October 4, 2012
Falling U.S. birth rates are “bad news for the future of the country,” wrote Time magazine today, adding, “the same thing happened during the stagnation of the 1970s.” A number of these stories yesterday blamed the economy. At the same time, Mood Riff wrote, “it’s [NOT] the economy, stupid,” it’s the social mood reflected in the stock market. That was in regard to presidential reelections, but the same applies to society’s ultimate expression of optimism: collective decisions to have children. It’s no accident that the number of U.S. births peaked in 2007. I combined the Dow and the Case Shiller Home Price Index and plotted the resulting composite, which also scored its all-time high in 2007. The simplest explanation is that a positive social mood trend increases stock prices, housing prices and baby-making. (Click here to read Prechter’s 1999 study, “Stocks & Sex.”)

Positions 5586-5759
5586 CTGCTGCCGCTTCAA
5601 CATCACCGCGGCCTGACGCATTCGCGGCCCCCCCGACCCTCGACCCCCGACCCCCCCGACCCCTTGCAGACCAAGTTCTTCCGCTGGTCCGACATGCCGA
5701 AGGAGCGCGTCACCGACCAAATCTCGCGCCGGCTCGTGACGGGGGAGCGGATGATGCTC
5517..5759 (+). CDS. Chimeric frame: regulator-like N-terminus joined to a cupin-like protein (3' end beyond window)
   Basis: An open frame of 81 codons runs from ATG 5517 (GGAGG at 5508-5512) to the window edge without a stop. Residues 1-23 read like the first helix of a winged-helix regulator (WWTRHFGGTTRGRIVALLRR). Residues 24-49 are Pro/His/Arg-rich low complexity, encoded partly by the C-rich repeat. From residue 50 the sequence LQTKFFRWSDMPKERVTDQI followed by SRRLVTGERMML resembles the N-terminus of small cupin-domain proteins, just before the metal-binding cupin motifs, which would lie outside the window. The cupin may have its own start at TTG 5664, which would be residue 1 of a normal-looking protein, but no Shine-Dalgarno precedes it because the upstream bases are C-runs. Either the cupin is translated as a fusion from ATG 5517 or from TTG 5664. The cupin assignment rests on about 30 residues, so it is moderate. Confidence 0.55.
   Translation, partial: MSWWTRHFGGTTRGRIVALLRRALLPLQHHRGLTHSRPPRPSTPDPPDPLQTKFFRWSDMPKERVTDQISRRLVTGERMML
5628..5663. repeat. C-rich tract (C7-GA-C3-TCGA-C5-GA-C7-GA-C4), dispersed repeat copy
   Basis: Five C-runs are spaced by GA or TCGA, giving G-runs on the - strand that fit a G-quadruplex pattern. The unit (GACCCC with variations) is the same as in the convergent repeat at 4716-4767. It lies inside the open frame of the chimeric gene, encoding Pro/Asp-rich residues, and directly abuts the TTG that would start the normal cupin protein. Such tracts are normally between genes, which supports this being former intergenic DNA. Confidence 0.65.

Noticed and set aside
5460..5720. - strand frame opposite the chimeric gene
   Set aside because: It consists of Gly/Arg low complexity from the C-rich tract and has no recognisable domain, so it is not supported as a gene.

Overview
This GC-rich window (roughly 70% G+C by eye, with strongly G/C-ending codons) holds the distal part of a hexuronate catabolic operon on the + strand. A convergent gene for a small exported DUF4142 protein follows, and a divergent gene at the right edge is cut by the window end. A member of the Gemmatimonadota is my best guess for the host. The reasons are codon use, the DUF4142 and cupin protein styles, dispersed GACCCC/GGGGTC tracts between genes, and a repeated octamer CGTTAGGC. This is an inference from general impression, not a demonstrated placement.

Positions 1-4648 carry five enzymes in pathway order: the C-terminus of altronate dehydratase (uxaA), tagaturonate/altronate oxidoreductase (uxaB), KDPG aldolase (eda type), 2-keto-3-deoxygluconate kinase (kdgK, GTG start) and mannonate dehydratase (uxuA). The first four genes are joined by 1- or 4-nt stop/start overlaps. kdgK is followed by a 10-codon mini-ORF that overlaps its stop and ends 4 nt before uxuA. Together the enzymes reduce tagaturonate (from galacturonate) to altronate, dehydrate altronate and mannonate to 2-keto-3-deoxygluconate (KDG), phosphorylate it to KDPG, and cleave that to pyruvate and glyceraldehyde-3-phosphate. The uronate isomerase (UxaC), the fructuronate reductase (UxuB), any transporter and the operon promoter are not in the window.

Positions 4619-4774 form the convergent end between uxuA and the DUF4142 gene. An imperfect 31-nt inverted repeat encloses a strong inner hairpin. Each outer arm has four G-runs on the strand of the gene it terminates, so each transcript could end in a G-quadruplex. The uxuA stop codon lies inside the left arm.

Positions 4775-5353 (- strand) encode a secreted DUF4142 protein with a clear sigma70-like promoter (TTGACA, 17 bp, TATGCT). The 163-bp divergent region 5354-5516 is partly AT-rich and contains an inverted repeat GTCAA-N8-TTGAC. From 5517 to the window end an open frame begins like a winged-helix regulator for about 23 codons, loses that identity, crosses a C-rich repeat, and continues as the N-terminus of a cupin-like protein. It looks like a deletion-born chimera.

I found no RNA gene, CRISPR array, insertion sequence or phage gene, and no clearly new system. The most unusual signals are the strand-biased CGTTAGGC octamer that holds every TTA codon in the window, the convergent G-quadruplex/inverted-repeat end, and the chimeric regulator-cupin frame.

If you look closely, you can see patterns in social mood that help you predict social trends. Learn more with the Socionomics Premier Membership.